Piano duets are very rare. Satoko Fujii already had one in the 96 with her teacher Paul Bley, called "Something About Water". Now, thirteen years later, she releases an album with Myra Melford, called "Under The Water". The reference to water is of course not a coincidence. Also, on of Myra Melford's bands is also called "The Same River Twice", alluding to Greek philosopher Heraclitus' saying that you can't bathe in the same river twice, because the water is different all the time. Here too, it is all about the natural flow of things and the flux of the music. My personal problem with piano duets, as with a double tenor sax or trumpet front line, is that you try to identify who does what, instead of just enjoying the music. But the difference in this case is not all that difficult, most of the times. Fujii has a more percussive attack and is more angular in her improvisations, while Melford is more impressionistic and often uses klezmer scales in her improvisations. This album brings actually only three duets, with Fujii and Melford each playing a solo piece. The Fujii composition "Trace A River", from the album with the same name, is still a favorite of mine, and it's nice to hear it again in a solo format, as it loses nothing of its strength, even without bass and drums. Melford's "Be Melting Snow" comes from her "Above Blue" album, and has a clear oriental feel to it. When the two musicians play together, the approach is less inside, with the use of more extended techniques, especially on the start of the first piece, until Melford starts the real playing with a romantic sounding klezmer theme, with Fujii plucking the strings, evocating the walk of the hermit crab, which is the title's song, fun and awkward at the same time. The long central piece is possibly the most beautiful tune, called "The Migration Of Fish", an impressionistic, slow improvisation, with some weird excursions into this weird underwater world, sometimes thundering, sometimes with scratching sounds, or with repetitive abstract phrases, or with tightly clustered notes by the right hands, and fast runs with the left, as if some strong current is pulling everything with it, inevitably, inexorably, but the tiny high notes prevail, the fish reached their destination, happily. The last track is darker, heavier, as if danger is around the corner, more abstract, more chaotic too, until suddenly Beethoven's "Für Elise" comes up (Melford?), suddenly, but the heavy chords (Fujii?) crush it quickly and relentlessly, to the enthusiastic applause of the audience.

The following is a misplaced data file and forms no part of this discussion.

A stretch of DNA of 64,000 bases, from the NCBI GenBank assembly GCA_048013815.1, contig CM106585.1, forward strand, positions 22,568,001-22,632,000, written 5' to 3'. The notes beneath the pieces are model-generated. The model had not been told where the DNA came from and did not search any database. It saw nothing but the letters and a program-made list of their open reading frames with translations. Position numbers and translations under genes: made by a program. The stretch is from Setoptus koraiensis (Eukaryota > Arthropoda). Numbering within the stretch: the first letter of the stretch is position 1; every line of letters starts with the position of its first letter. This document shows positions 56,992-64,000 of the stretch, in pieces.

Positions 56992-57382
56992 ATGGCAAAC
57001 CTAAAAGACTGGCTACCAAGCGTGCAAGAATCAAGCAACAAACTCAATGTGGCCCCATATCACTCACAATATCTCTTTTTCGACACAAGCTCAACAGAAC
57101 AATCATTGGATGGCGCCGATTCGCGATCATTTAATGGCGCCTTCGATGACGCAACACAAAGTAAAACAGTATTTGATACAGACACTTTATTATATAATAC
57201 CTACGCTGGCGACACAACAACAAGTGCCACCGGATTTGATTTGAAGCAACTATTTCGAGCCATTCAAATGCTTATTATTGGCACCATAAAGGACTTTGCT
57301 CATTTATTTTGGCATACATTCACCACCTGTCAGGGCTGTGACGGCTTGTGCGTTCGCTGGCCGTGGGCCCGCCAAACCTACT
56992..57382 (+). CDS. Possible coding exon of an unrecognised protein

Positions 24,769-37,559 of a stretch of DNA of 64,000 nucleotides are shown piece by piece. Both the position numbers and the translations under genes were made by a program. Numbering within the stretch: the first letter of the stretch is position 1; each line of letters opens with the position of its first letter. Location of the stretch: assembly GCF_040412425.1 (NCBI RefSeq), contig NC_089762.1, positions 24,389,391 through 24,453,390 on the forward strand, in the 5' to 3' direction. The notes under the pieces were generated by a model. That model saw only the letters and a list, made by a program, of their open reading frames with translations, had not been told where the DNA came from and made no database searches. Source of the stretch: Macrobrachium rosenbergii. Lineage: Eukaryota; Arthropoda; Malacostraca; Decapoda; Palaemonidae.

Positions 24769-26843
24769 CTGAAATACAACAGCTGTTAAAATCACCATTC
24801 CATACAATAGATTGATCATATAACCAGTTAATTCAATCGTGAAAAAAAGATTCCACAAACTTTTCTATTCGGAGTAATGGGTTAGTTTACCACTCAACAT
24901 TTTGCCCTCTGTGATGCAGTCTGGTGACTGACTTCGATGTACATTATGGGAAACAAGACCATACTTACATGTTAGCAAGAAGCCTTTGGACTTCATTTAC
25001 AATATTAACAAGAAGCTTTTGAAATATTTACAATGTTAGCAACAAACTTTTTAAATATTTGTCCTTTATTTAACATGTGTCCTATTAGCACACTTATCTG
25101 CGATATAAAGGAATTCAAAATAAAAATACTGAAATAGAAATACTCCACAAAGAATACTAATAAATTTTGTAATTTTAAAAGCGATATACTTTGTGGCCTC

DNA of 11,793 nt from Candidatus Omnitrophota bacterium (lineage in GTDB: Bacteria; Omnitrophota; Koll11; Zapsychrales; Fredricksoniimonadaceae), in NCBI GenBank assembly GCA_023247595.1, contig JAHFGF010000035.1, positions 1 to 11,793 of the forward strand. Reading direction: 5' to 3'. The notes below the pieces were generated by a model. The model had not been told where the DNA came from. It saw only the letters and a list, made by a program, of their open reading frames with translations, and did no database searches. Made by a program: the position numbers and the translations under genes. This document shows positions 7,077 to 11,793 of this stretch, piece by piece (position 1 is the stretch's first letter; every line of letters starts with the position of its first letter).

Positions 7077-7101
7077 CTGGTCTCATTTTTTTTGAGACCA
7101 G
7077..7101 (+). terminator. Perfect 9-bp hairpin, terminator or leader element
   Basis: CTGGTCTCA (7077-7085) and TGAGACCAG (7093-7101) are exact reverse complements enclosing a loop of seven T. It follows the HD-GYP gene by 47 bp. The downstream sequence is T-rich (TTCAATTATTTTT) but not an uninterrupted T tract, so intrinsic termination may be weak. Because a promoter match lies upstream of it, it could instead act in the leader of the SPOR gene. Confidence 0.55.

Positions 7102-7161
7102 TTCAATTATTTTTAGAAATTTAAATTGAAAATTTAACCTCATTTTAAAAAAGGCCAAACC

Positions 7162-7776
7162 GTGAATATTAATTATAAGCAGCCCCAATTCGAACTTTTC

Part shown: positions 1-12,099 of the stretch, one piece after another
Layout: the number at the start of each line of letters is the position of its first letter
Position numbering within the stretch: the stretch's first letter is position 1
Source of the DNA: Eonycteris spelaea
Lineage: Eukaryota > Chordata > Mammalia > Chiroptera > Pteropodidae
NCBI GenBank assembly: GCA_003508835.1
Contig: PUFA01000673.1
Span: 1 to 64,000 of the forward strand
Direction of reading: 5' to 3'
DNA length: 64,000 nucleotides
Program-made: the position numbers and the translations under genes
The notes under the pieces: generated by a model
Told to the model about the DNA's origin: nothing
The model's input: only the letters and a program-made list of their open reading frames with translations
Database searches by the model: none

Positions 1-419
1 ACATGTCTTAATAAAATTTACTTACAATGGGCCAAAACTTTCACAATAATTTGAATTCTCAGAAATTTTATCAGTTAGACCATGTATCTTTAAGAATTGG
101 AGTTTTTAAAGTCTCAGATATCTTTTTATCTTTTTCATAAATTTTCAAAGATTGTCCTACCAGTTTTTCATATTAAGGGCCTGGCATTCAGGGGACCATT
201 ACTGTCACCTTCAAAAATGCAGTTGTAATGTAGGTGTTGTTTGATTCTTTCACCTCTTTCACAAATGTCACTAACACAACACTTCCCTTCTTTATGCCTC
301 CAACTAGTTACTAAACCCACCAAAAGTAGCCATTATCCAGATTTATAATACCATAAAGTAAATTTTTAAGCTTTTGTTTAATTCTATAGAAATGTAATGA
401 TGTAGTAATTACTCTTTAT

Piano duets are surely not the most popular format, but in the hands of two masters, they create a wealth of possibilities that go beyond the traditional views on the instrument or of sound even. The CD offers just a glimpse of this. Despite its regular length, I find it frustratingly short.
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